Amongst the various eating establishments- I recommend the homemade Welsh cakes, simply exquisite- the little stalls selling fascinators to elderly ladies, or literary-themed merchandise (a hatstand quoting the entire works of shakespeare anyone?), and the grassy areas where you can laze and read away to your hearts content, you can sit and chill. And listen. One of the things I enjoy most about the Hay festival is the people watching, overhearing delightful snippets of random conversation that are so sparkling, they could be part of an Alan Bennett monologue or a Zoe Heller novel.
Two older ladies heading towards the Jenni Murray book signing queue are overheard saying loudly one to the other: "Have YOUR periods stopped now?" rather mockingly as if the one couldn't join the others' gang unless she was menopausal. Or one lad to another: "There's that politician....David Cameron" Labour MP Ed Milliband didn't look impressed as he shifted by the fudge stall. "Pimms Jeremy?" said one cravated middle-aged chap to his friend in a snazzy baige blazer. "I never say no!" replied the friend enthusiastically before pausing. "Apart from earlier. Actually, I'll say no again". "Sammy wanted to come," one trendy young lady said to her equally trendy friend. "But she said she's seen enough of Stephen Fry on twitter to last a lifetime". Oh it was a never-ending wonderful stream of consciousness....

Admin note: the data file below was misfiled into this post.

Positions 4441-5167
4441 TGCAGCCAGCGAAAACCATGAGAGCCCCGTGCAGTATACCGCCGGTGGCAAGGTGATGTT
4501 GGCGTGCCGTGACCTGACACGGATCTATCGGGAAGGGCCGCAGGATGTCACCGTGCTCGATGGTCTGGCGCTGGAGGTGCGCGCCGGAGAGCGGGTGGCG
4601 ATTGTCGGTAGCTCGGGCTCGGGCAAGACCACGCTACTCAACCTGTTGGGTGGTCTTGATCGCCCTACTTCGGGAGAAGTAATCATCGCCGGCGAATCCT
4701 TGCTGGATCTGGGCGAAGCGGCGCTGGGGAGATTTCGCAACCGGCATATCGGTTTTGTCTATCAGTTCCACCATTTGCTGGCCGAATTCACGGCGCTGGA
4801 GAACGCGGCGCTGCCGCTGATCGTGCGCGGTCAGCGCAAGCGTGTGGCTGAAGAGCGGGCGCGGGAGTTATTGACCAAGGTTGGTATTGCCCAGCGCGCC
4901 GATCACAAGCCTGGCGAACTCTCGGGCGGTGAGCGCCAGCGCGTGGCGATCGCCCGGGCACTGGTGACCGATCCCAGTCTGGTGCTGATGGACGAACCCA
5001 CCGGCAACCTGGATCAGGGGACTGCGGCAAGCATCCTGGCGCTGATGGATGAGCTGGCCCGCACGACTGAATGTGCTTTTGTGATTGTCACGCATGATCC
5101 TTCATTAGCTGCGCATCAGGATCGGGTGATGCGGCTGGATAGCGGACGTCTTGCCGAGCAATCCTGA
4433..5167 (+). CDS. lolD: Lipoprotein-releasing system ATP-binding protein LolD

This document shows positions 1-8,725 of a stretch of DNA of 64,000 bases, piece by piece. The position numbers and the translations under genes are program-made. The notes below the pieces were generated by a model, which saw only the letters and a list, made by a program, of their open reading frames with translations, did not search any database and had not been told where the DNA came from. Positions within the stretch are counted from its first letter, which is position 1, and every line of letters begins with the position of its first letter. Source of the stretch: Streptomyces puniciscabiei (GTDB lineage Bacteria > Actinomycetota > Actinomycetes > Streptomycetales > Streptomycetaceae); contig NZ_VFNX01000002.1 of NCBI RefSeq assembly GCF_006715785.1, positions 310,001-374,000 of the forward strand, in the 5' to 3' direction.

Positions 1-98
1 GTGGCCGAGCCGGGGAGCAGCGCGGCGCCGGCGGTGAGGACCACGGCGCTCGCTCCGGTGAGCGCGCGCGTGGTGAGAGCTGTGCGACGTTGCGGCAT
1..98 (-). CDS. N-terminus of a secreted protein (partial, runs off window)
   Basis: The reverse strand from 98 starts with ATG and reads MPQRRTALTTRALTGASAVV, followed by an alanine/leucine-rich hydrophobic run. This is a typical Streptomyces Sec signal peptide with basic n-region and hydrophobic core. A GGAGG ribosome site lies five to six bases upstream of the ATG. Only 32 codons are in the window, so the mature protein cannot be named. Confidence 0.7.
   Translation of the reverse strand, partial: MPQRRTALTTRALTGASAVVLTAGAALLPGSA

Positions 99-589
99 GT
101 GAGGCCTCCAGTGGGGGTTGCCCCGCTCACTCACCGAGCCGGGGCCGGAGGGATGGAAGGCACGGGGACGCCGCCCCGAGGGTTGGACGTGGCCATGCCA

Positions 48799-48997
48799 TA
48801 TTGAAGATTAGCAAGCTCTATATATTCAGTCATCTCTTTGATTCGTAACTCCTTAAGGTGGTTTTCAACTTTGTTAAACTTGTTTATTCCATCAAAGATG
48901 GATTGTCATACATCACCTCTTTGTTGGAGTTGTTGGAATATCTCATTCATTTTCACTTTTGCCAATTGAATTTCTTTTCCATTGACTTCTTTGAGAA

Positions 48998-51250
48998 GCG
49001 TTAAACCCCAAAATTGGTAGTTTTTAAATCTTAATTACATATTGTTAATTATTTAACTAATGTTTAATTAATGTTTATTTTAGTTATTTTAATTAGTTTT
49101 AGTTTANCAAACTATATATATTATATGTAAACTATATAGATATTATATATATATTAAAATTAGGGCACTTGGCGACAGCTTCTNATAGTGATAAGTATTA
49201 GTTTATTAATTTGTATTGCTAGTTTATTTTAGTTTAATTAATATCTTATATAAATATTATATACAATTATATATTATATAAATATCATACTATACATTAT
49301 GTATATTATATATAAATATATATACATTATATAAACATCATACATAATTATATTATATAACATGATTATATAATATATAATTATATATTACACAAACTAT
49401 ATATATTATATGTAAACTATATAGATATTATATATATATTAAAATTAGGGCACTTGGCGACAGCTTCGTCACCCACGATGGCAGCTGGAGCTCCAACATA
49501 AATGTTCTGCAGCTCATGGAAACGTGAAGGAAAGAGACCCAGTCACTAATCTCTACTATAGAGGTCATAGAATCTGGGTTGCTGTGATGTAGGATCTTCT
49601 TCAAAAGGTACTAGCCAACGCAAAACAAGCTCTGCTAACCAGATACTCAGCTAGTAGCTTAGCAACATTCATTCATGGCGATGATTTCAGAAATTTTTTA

But aside from the comedy aspect, there is a lot of evocative and thought provoking material on offer. As there should be. You share the appreciation in the genius of words and language, an art form into itself. And I must admit, I find the Hay Festival inspiring. Melvyn Bragg's talk on his autobiographical fiction was both heart-wrenching and emotionally draining; he spoke so eloquently about his experiences in writing about topics that had affected him, and it was fascinating. It was also extremely close to the bone, and touched me a great deal. Zoe Heller's warm and sparkling wit combined with a down-to-earth personality was impressive and motivational. With a few titters, I learnt from Susie Dent that Nottingham used to be called Snottingham. The astronomer Royal, Martin Rees, spoke of the possibilities that perhaps, our brains are not designed to ever comprehend the universe in its entirety - leaving my own (already confuzzled) mind spellbound and enlightened. To see Alan Bennett in the flesh, one of my favourite writers was a real joy to behold. Even Mother was about to pass me the brown paper bag to hyperventilate into, her turn to chuckle at my expense.

Ah sweet Hay. You tempt us with your literary treats and do not disappoint. You make us want to dive into a swimming pool of books and gorge ourselves on shakespearean prose. I've seen the festival grow from a small town affair held in the village school, to a major world renown event. I'll even forgive all the 'making Hay' puns. And the cravat-action. Forget Christmas, I wish it could be the Hay Festival every day.

See my 2009 Hay Festival photos here

1 comment:

Jose said...

How I wish I had gone. Next year, yes, next year...